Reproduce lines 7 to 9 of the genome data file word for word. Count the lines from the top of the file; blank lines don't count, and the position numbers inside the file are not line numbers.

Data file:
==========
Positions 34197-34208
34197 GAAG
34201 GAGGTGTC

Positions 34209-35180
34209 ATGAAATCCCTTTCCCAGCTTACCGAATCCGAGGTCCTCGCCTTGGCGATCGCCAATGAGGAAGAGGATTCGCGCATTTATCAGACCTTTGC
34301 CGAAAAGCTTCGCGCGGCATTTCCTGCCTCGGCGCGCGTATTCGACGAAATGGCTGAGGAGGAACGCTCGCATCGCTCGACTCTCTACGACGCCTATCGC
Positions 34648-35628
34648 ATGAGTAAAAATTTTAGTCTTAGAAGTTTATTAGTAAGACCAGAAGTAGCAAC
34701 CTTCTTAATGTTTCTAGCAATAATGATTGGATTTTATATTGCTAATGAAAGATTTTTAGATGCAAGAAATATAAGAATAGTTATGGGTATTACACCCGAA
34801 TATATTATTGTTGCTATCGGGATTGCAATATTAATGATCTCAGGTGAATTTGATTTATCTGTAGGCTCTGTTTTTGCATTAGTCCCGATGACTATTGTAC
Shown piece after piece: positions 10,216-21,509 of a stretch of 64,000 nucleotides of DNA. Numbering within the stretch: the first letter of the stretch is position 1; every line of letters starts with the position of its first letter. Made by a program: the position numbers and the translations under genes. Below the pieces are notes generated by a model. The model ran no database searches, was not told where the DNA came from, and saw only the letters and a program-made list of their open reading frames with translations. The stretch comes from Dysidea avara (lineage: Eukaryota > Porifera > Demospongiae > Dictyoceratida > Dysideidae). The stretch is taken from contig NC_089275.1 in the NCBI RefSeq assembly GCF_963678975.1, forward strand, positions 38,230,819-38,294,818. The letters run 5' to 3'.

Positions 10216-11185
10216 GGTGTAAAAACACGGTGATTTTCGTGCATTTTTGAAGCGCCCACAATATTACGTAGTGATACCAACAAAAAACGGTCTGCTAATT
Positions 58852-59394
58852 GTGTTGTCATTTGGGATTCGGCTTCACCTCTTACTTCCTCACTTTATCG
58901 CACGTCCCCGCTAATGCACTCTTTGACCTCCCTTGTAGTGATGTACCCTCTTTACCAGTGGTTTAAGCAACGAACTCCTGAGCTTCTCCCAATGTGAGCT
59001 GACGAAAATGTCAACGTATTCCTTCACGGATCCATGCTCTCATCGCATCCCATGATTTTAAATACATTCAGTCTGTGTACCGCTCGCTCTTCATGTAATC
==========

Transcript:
Positions 34648-35628
34648 ATGAGTAAAAATTTTAGTCTTAGAAGTTTATTAGTAAGACCAGAAGTAGCAAC
34701 CTTCTTAATGTTTCTAGCAATAATGATTGGATTTTATATTGCTAATGAAAGATTTTTAGATGCAAGAAATATAAGAATAGTTATGGGTATTACACCCGAA